Mind your language

Home » Minister's Musings » Mind your language

Mind your language!

In recent days, politicians have been urged to speak out against the increasing level of hatred, intolerance and racism that is being expressed and to set an example.

The Equality and Human Rights Commission expressed concern about hate attacks since the Brexit vote and has called for "accurate information and respectful debate" from politicians.

In the run up to the European referendum, the rhetoric became increasingly ugly and in many ways normalised a level of anger and hatred that had not been previously seen or experienced.

The Commission said politicians had spoken about "the need to heal the country and bring people together" following the events leading up to 23rd June. But instead, it states "there is growing concern that the divisions on a range of big questions are widening and exacerbating tensions in our society".

We are not alone in all of this, for the briefest of looks across the Atlantic to the United States of America, tells us that there too, in the wake of the most brutal and degrading Presidential contest ever, the same thing has happened.

In France and Italy also, as they in turn look to Presidential elections and a referendum, we find echoes of what we have been through and are experiencing.

On both sides of the 'pond' a Pandora's box has been opened in regards to the way in which we see each other and speak to and about one another. Whilst politicians both British and American, may without breaking stride, change positions and shift attitudes on their promises and policies, they leave behind in their wake, a toxic and divisive legacy that has pitted citizen against citizen and family members against one another.

One of the great themes of Advent as we prepare for Christmas, is that of peace.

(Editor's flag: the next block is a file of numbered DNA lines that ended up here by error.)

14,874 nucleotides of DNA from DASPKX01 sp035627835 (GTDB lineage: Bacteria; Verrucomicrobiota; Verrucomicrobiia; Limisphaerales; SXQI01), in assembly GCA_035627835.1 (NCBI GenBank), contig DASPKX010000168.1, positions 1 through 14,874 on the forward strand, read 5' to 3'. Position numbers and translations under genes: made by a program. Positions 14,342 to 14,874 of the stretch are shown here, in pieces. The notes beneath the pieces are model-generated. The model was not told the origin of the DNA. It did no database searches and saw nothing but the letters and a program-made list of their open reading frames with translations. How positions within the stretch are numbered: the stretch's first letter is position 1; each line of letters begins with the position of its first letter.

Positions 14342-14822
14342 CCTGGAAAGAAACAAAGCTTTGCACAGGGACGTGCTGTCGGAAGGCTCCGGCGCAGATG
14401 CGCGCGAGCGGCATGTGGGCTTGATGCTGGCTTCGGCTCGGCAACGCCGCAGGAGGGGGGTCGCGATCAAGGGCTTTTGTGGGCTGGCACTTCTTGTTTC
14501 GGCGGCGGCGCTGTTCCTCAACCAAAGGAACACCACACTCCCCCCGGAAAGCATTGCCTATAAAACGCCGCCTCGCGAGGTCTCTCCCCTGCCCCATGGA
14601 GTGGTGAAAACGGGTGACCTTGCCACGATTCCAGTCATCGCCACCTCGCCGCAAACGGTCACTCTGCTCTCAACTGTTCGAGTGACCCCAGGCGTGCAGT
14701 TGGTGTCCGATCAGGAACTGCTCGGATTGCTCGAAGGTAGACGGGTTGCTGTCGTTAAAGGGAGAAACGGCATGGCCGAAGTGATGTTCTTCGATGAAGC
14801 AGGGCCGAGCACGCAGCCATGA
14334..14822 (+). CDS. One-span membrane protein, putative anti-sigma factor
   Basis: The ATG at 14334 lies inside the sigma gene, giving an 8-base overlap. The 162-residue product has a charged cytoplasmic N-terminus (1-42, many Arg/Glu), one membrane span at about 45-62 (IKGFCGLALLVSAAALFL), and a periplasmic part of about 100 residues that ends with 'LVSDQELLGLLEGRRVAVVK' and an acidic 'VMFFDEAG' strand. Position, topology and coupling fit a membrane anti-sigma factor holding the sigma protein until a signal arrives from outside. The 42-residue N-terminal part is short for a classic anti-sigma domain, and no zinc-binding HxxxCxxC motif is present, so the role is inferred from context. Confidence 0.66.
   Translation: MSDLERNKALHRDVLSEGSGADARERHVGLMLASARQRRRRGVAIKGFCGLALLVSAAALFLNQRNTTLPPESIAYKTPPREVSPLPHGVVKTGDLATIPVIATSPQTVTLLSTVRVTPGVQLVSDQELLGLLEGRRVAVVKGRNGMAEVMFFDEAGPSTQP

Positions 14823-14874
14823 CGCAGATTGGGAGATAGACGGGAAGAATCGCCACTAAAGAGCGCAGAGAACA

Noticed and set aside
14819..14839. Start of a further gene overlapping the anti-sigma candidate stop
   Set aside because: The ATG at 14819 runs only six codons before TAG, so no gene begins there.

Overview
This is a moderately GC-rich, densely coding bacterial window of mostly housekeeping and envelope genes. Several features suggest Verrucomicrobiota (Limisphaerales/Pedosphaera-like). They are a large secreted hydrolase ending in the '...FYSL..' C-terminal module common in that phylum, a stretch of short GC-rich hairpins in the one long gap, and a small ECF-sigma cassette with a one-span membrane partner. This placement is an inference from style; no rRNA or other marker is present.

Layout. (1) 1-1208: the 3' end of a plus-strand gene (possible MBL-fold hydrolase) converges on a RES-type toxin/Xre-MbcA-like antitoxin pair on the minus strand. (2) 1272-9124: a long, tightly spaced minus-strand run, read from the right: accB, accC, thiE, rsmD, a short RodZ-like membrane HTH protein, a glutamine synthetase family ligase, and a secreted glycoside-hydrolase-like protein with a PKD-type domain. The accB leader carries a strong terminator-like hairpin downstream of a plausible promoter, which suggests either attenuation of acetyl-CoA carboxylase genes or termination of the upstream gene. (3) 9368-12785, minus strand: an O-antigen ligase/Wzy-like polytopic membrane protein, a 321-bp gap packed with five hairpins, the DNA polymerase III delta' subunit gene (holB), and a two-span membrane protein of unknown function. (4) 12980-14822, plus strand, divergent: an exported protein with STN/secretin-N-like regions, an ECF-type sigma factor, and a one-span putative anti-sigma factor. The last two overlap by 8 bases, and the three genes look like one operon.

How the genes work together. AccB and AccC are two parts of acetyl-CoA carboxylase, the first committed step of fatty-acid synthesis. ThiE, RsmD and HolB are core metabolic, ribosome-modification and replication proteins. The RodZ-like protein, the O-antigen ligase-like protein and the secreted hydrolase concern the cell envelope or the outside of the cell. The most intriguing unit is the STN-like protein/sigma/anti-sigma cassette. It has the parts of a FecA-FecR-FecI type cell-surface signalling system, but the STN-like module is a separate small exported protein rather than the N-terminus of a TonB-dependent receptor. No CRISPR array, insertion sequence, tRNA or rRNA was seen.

Whilst leaders and politicians might seek to set an example on the way in which we communicate and treat one another, peace cannot be simply imposed from on high. Peace (and come to that tolerance, understanding and mercy) needs to start with you and me.

If we are to give peace a chance and in this season of goodwill, make a difference, then we need to ensure that the way that we speak to and about others, (especially those with who we disagree) are not tarnished with prejudice, anger or hatred.

To quote the singer/songwriter, Paul Field;
"Be righteous, speak truthfully
In a world of greed and lies.
Show kindness, see everyone
Through heaven's eyes".

With love and God bless this Advent,

Keith

popular recent storiesAlso in the news

Friends Newsletter July 2019
WMC: Tue 09 Jul 2:00pm

...

WGSP Open Prayer Sessions
WMC: Tue 09 Jul 8:00am

...

IMG_20190516_164813
WMC: Thu 04 Jul 8:00am

Methodist Conference commends marriage and relationships reportA new set of principles outlining the qualities of good relationships has been commended by the Methodist Conference for prayerful discussion and response across the Church over the next year.The report, "God in Love Unites Us", makes a number of proposals, including:principles or qualities of good relatingan...